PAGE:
Omar was worried by the increasing number of Pakistani Taliban diverting their attention from Afghanistan to Pakistan and making it difficult for the Afghan Taliban to continue their resistance against the powerful NATO and International Security Assistance Force forces. He wanted the Pakistani Taliban groups to focus on Afghanistan, where their fight against the foreign forces was in a decisive phase.
The formation of Shura-e-Murakeba has taken place at a time when the US-led forces in Afghanistan have already begun to execute a significant withdrawal of forces from the war-torn country while seeking peace with the Taliban.
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Image: The wanted poster issued by Federal Bureau of Investigation for Sirajuddin Haqqani
'Some elements are trying to destabilise North Waziristan'
Besides making a pledge to stop their fight against their own armed forces and instead focus their attention against the US-led forces in Afghanistan, the components of Shura-e-Murakeba had reportedly also agreed to end suicide attacks, kidnappings for ransom and killing of innocent people, particularly in the militancy-hit tribal areas of Pakistan.
Therefore, Sirajuddin issued the February 12 statement under instructions from Mullah Omar. In his statement, which was distributed in the North Waziristan Agency in the form of a pamphlet, Sirajuddin warned that some elements are trying to destabilise North Waziristan by firing rockets and exploding remote-controlled bombs and other such improvised explosive devices.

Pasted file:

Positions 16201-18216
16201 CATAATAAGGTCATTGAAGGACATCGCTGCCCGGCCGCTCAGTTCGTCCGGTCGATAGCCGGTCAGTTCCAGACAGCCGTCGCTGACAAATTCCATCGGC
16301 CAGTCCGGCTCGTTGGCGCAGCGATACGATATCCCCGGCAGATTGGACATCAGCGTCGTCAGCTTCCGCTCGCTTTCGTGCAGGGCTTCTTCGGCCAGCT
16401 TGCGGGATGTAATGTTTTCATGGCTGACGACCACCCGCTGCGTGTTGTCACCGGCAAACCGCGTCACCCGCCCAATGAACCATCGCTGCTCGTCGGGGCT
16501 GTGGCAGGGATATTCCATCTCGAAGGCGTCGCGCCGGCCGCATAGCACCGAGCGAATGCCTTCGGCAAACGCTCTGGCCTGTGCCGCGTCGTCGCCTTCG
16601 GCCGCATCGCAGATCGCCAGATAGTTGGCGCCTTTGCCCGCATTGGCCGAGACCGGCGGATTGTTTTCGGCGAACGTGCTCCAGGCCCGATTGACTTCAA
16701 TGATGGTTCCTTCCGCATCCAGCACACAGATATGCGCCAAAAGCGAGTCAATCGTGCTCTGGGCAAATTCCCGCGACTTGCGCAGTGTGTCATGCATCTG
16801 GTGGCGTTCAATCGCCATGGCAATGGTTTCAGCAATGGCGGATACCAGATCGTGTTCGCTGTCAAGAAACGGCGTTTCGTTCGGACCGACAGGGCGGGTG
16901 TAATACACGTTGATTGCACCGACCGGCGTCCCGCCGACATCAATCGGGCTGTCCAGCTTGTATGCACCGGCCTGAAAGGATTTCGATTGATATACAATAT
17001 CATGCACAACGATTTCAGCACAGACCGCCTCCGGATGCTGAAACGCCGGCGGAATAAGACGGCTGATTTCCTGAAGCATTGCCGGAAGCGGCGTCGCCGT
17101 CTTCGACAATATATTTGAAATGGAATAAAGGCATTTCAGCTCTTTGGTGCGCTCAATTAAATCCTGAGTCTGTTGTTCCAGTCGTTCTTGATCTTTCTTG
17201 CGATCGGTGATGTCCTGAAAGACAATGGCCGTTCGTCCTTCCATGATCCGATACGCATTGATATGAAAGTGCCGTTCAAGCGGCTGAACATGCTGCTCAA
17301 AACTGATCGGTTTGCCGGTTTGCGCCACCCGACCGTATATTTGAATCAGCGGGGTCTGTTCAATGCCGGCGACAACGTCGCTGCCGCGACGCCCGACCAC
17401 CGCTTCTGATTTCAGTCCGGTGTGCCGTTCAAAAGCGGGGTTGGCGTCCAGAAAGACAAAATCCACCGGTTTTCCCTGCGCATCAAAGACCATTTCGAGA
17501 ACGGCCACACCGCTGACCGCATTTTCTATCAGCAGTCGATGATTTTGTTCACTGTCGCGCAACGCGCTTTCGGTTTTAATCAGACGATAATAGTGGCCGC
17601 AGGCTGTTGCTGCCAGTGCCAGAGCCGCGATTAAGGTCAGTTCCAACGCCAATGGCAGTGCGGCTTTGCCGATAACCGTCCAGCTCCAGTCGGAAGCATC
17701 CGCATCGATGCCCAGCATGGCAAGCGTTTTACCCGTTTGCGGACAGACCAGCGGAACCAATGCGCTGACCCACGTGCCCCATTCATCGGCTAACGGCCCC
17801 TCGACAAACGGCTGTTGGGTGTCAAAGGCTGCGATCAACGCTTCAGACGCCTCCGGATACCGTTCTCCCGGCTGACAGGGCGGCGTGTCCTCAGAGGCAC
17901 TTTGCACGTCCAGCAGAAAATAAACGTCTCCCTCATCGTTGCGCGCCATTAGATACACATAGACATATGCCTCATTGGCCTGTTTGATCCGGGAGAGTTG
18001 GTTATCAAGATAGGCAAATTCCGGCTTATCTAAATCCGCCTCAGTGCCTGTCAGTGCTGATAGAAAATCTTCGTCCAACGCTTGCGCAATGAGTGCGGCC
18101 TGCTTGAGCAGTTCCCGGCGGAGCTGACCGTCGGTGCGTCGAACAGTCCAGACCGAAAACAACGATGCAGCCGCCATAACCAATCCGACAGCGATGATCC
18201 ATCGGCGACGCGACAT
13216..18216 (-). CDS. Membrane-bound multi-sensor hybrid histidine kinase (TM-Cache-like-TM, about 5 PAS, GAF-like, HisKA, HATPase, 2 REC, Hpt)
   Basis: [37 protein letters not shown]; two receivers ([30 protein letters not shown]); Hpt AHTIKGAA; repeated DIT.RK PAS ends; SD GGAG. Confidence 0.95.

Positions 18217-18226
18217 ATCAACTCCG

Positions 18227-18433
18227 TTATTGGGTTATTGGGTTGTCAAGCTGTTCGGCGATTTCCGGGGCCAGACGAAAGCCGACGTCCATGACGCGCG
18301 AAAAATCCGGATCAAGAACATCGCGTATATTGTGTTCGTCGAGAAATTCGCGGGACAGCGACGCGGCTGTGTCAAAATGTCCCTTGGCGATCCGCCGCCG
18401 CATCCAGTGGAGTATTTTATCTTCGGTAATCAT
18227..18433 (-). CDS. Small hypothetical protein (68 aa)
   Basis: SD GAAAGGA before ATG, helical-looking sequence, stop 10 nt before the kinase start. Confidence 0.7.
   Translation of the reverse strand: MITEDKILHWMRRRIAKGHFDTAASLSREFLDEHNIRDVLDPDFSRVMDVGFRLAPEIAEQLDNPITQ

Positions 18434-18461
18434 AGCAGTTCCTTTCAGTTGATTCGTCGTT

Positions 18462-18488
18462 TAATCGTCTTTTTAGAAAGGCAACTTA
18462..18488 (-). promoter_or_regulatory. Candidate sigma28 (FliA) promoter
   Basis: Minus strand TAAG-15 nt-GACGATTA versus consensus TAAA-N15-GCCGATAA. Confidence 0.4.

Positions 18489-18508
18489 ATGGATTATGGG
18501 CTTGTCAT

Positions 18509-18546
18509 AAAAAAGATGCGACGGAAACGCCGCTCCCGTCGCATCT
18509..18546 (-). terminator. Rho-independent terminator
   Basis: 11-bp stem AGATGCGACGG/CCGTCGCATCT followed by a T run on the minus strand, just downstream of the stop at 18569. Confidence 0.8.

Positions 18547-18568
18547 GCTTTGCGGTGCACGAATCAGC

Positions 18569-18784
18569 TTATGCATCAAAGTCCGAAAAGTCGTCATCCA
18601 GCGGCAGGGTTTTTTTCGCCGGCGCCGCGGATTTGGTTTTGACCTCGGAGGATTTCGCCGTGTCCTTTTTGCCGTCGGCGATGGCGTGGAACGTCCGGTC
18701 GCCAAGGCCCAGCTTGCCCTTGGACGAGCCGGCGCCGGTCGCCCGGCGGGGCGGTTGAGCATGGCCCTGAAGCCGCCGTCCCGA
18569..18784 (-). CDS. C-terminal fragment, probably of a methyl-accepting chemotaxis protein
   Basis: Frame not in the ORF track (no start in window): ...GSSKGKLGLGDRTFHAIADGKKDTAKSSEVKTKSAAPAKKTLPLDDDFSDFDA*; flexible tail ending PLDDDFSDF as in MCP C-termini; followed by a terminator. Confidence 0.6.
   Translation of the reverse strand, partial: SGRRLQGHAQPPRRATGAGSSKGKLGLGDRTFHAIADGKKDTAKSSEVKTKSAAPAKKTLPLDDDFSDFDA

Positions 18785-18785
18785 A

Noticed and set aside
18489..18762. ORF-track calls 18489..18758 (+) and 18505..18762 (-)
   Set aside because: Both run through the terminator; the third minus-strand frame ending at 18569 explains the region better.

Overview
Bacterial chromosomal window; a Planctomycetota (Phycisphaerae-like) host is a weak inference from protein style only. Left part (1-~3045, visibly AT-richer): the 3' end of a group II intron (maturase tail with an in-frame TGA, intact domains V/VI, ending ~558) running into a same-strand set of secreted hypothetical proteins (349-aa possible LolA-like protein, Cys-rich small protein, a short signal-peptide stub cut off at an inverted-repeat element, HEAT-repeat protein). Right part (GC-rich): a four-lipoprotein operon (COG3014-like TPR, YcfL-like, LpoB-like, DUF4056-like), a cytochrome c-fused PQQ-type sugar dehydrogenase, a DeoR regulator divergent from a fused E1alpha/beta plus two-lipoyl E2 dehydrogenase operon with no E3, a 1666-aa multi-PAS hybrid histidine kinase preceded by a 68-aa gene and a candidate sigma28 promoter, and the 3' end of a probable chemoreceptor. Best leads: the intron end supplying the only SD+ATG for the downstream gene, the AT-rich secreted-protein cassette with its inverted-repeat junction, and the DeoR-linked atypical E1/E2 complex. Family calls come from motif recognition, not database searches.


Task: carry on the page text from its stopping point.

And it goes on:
"Through a well-organised conspiracy, the peaceful law and order situation is being aggravated in North Waziristan. Through this pamphlet, all the Mujahideen (militants); i.e., Ansaar (those being provided shelter) and Mohajireen (the refugees) are informed that we had signed a peace agreement with Pakistan in North Waziristan and it is compulsory for every one of us to follow that truce," said the one-page Urdu language statement issued on the letterhead of the Observation Council.
"Nobody would be allowed to violate the accord and if someone is found violating it, he will be treated as a culprit and stern action would be taken against him", it said.
All these developments belie repeated denials by the Pakistani military spokesman who had strongly refuted media reports that the security establishment was holding peace talks with the Tehrik-e-Taliban Pakistan or its affiliated militant groups.
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Image: Islamic students chant anti-government slogans during a rally organized by Tehrik-e-Taliban
Photographs: Athar Hussain/Reuters
The Haqqani network has been blamed for most attacks on foreign forces
"Such reports are concocted, baseless and unfounded," a recent statement issued by the Inter Services Public Relations spokesman had claimed in November 2011 while refuting reports of peace negotiations between the Pakistani military and the militants.